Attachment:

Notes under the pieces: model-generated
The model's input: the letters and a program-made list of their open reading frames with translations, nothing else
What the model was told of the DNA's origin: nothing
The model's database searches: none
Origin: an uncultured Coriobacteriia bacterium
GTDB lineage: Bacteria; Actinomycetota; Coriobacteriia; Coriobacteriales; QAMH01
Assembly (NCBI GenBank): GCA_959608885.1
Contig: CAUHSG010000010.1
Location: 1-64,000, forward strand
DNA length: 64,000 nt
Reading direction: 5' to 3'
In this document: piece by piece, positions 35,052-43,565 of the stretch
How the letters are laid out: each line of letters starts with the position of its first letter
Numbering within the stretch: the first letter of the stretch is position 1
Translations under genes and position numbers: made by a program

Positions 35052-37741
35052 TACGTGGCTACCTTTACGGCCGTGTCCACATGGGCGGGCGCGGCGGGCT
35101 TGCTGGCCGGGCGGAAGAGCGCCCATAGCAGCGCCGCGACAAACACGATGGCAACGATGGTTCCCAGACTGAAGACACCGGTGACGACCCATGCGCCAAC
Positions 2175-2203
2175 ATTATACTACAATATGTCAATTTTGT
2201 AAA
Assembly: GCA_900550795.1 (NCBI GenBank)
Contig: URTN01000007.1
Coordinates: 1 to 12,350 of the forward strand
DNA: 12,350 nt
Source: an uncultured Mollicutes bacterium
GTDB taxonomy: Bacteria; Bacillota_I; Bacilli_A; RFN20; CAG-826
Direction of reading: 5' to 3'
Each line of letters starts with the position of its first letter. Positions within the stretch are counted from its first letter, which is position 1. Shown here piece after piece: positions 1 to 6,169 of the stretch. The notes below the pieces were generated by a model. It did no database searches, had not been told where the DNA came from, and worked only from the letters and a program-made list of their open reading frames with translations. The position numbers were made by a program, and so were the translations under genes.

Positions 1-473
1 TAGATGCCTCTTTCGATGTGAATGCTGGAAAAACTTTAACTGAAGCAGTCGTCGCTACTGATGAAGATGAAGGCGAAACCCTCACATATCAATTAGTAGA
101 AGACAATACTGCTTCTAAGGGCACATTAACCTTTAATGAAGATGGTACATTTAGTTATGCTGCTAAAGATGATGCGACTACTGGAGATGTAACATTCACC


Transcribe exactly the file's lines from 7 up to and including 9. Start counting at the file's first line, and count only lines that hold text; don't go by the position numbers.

Assembly (NCBI GenBank): GCA_959608885.1
Contig: CAUHSG010000010.1
Location: 1-64,000, forward strand